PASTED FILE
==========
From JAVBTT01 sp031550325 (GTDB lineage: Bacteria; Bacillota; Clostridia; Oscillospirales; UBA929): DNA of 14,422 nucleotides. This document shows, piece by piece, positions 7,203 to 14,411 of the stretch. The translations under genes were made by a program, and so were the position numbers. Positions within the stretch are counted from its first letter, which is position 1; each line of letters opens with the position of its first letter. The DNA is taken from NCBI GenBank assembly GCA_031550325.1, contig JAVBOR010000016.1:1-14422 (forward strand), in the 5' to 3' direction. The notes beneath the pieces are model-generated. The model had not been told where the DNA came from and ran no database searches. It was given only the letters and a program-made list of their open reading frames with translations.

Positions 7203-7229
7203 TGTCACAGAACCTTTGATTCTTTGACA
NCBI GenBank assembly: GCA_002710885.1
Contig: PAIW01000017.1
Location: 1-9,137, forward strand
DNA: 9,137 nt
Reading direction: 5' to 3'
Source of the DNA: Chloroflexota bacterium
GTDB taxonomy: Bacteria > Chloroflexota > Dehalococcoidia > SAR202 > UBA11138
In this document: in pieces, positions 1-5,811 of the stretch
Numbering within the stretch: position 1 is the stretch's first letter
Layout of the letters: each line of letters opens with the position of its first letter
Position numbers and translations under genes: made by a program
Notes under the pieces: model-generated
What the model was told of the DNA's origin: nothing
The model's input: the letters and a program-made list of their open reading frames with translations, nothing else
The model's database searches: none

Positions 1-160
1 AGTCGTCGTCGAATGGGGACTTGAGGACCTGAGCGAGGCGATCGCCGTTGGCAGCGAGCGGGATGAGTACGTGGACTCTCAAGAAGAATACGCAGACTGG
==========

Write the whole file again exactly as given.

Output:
From JAVBTT01 sp031550325 (GTDB lineage: Bacteria; Bacillota; Clostridia; Oscillospirales; UBA929): DNA of 14,422 nucleotides. This document shows, piece by piece, positions 7,203 to 14,411 of the stretch. The translations under genes were made by a program, and so were the position numbers. Positions within the stretch are counted from its first letter, which is position 1; each line of letters opens with the position of its first letter. The DNA is taken from NCBI GenBank assembly GCA_031550325.1, contig JAVBOR010000016.1:1-14422 (forward strand), in the 5' to 3' direction. The notes beneath the pieces are model-generated. The model had not been told where the DNA came from and ran no database searches. It was given only the letters and a program-made list of their open reading frames with translations.

Positions 7203-7229
7203 TGTCACAGAACCTTTGATTCTTTGACA
NCBI GenBank assembly: GCA_002710885.1
Contig: PAIW01000017.1
Location: 1-9,137, forward strand
DNA: 9,137 nt
Reading direction: 5' to 3'
Source of the DNA: Chloroflexota bacterium
GTDB taxonomy: Bacteria > Chloroflexota > Dehalococcoidia > SAR202 > UBA11138
In this document: in pieces, positions 1-5,811 of the stretch
Numbering within the stretch: position 1 is the stretch's first letter
Layout of the letters: each line of letters opens with the position of its first letter
Position numbers and translations under genes: made by a program
Notes under the pieces: model-generated
What the model was told of the DNA's origin: nothing
The model's input: the letters and a program-made list of their open reading frames with translations, nothing else
The model's database searches: none

Positions 1-160
1 AGTCGTCGTCGAATGGGGACTTGAGGACCTGAGCGAGGCGATCGCCGTTGGCAGCGAGCGGGATGAGTACGTGGACTCTCAAGAAGAATACGCAGACTGG